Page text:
FIG. 4 depicts a relationship between raw data (e.g., as stored in SQL, DB2 and Oracle databases), knowledge and intelligence (e.g., as supported by a distributed ERI platform according to the invention) and user interaction (e.g., as supported by GUIs of “white matter” applications). The figure also depicts a relationship between information services applications, interoperability services, and the distributed ERI platform according to the invention. Still further, the figure depicts a relationship between enterprise resources, the distributed ERI plat-form according to the invention, ERI applications executing thereon, and a service oriented architecture (SOA).

FIG. 5 depicts a surveillance, monitoring and real-time events system 100 of the type supported by platforms and systems according to the invention suitable for the adaptation to a public health & bioterrorism application, e.g., as part of PHIN, HAN or NEDSS networks. Illustrated system 100 represents a data processing station (or stations) resident at a node in such a network, such as, for example, a clinical care provider, a laboratory, a local or state health department, the CDC headquarters, a local or national law enforcement office, or other-wise. Though the illustrated system is used in a public health & bioterrorism application, it will be appreciated that a similar such system can be applied in border & port security, public & community safety, and government data integration applications, described above, among others.

Illustrated system 100, which can be embodied in conventional digital data processing apparatus (including attendant processor(s), display units, storage units, and communications devices) of the type conventional in the art, comprises connectors 108 that provide software interfaces to legacy and other databases, data streams, and sources of information-collectively, databases 140—in clinical care facilities or other entities (such as agency field offices or laboratories), organizations (such as a governmental agencies) or enterprises, such as the PHIN network, the HAN network or otherwise. A “hologram” data store 114 (hereinafter, “data store” or “hologram data store”), which is coupled to the databases 140 via the connectors 108, stores data from those databases 140. A framework server 116 accesses the data store 114, presenting selected data to (and permitting queries from) a user browser 118. The server 116 can also permit updates to data in the data store 114 and, thereby, in the databases 140. These updates can include both the addition of new data and the modification of old data.

In the illustration, databases 140 include a database 140 a maintained with a Sybase® database management system, a database 140 b maintained with an Oracle® database management system. The “databases” 140 also include a data stream 140 c providing information from other nodes 100 b, 100 c, 100 d, 100 e, of the PHIN, HAN, NEDSS or other network 120. Those other nodes can be constructed and operated in the manner of system 100 (as suggested in the illustration by their depiction using like silhouettes) or in any other manner consistent with PHIN, HAN, NEDSS or other network operations. The network 120 represents the Internet, wide area network or other medium or collection of media that permit the transfer of information (continuous, periodic or otherwise) between the nodes in a manner consistent with requirements of PHIN, HAN, NEDSS or other applicable network standards.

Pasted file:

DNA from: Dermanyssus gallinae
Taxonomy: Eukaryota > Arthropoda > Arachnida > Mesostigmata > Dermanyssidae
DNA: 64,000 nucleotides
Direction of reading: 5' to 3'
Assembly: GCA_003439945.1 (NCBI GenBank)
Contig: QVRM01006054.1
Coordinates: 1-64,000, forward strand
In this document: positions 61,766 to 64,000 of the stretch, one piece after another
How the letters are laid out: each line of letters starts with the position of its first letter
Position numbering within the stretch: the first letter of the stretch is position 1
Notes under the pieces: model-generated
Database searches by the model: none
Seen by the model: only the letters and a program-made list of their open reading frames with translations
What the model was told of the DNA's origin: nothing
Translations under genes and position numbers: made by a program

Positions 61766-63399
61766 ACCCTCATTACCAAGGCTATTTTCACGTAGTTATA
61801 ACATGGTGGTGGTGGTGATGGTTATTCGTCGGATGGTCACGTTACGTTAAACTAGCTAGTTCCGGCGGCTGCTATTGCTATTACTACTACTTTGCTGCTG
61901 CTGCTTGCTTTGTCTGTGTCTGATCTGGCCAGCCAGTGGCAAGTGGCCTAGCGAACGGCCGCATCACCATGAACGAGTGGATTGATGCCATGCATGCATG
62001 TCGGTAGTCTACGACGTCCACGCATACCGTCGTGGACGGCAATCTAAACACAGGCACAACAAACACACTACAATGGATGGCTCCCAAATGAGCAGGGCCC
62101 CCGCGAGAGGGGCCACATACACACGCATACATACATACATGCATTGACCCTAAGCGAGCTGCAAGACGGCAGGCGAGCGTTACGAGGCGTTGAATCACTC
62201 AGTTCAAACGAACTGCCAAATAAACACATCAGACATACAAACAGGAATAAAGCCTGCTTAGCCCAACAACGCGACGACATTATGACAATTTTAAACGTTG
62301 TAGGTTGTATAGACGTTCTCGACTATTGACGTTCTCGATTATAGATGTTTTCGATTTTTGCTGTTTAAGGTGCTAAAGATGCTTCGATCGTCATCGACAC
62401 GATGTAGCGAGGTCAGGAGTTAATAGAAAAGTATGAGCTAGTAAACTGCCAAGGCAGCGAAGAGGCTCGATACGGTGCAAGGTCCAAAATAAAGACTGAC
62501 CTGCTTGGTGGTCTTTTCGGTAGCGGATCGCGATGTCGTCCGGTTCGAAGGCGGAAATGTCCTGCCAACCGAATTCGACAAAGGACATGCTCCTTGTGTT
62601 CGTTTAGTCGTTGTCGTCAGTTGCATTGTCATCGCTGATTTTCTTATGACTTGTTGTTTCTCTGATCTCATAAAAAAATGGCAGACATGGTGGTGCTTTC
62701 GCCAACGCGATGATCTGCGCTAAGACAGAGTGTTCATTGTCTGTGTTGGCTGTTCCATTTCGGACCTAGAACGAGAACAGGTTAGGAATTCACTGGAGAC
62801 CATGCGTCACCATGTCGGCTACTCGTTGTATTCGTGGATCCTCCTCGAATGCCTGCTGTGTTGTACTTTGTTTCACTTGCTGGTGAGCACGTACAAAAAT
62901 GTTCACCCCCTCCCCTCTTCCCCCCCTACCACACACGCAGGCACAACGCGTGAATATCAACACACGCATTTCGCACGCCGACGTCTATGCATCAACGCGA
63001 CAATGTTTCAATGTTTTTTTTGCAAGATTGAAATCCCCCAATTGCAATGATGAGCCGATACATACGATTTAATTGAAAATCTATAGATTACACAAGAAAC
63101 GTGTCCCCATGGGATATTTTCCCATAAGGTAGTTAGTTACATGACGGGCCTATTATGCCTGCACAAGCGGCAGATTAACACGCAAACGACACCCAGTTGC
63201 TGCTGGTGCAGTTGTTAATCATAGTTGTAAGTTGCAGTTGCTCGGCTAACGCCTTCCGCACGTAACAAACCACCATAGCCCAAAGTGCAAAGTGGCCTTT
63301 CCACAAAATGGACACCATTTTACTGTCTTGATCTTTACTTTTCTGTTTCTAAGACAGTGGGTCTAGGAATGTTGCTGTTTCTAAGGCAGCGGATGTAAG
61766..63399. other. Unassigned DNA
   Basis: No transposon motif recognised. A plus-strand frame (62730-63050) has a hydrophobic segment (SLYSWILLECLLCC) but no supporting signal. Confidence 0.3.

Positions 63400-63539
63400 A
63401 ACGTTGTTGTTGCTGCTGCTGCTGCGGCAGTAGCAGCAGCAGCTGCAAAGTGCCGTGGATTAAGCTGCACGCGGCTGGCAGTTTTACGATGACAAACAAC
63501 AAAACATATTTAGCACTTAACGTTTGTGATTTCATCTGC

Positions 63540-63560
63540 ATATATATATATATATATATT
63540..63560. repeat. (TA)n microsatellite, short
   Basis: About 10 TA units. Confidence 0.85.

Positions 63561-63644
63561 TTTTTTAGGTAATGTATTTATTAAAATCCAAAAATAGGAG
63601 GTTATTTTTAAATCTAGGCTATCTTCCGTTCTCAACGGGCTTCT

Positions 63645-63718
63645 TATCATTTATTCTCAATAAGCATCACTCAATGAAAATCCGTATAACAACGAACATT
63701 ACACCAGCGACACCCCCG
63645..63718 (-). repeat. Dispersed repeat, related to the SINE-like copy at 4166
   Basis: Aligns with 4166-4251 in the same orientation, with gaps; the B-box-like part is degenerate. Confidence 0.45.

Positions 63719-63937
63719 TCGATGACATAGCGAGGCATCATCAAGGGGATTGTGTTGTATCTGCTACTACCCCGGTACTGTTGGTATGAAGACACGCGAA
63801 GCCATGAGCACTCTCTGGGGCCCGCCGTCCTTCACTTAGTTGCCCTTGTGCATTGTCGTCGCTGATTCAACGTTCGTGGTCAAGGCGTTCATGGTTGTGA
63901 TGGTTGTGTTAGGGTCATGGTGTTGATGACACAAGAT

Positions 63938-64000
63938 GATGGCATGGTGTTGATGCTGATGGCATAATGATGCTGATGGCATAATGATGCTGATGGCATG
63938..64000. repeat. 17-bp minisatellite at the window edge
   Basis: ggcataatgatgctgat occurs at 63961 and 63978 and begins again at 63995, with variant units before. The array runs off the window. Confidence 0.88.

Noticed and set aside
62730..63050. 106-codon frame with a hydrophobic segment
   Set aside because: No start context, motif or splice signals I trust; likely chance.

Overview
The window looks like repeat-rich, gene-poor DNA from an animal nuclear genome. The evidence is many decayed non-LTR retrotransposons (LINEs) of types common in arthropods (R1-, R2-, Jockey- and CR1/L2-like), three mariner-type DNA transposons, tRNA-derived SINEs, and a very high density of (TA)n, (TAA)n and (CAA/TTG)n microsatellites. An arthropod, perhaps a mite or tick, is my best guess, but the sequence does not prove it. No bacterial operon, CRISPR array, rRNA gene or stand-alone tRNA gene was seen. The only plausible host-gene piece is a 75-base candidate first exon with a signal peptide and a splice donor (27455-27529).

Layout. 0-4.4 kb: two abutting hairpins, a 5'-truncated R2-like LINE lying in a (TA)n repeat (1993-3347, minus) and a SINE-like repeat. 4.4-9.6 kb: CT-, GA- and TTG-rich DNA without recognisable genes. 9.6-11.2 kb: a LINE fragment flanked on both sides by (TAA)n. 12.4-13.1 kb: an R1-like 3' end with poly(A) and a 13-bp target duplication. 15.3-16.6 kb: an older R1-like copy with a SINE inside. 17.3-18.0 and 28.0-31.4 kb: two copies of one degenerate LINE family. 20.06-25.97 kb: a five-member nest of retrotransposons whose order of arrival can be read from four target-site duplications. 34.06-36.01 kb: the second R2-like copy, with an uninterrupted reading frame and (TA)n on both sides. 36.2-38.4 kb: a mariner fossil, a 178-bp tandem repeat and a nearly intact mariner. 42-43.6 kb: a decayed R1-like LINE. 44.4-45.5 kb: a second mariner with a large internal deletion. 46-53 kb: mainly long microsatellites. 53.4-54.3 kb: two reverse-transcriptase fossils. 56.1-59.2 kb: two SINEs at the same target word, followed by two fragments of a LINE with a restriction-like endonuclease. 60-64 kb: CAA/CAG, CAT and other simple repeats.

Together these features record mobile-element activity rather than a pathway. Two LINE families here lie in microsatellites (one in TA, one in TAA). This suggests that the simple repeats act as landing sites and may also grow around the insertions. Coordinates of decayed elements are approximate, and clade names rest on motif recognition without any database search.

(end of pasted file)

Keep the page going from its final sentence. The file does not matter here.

Of course, these are merely examples of the variety of databases or other sources of information with which methods and apparatus as described herein can be used. Common features of illustrated databases 140 are that they provide access to information of actual or potential interest to the node in which system 100 resides and that they can be accessed via application program interfaces (API) or other mechanisms dictated by the PHIN, HAN, NEDSS or other applicable network.

Connectors 108 serve as interfaces to databases, streams and other information sources 140. Each connector applies requests to, and receives information from, a respective database, using that database's API or other interface mechanism, e.g., as dictated by the PHIN, HAN or other otherwise. Thus, for example, connector 108 a applies requests to database 140 a using the corresponding SAP API; connector 108 b applies requests to database 140 b using the Oracle API; and connector 108 c applies requests to and/or receives information from the stream or information source 140 c use PHIN-appropriate, HAN-appropriate, NEDSS-appropriate or other stream or network-appropriate requests. Thus, by way of non-limiting example, the connector 108 c can generate requests to the network 120 to obtain data from health care institutions and other nodes on the network.

The requests can be simple queries, such as SQL queries and the like (e.g., depending on the type of the underlying database and its API) or more complex sets of queries, such as those commonly used in data mining. For example, one or more of the connectors can use decision trees, statistical techniques or other query and analysis mechanisms known in the art of data mining to extract information from the databases. Specific queries and analysis methodologies can be specified by the hologram data store 114 or the framework server 116 for application by the connectors. Alternatively, the connectors themselves can construct specific queries and methodologies from more general queries received from the data store 114 or server 116. For example, request-specific items can be “plugged” into query templates thereby effecting greater speed and efficiency.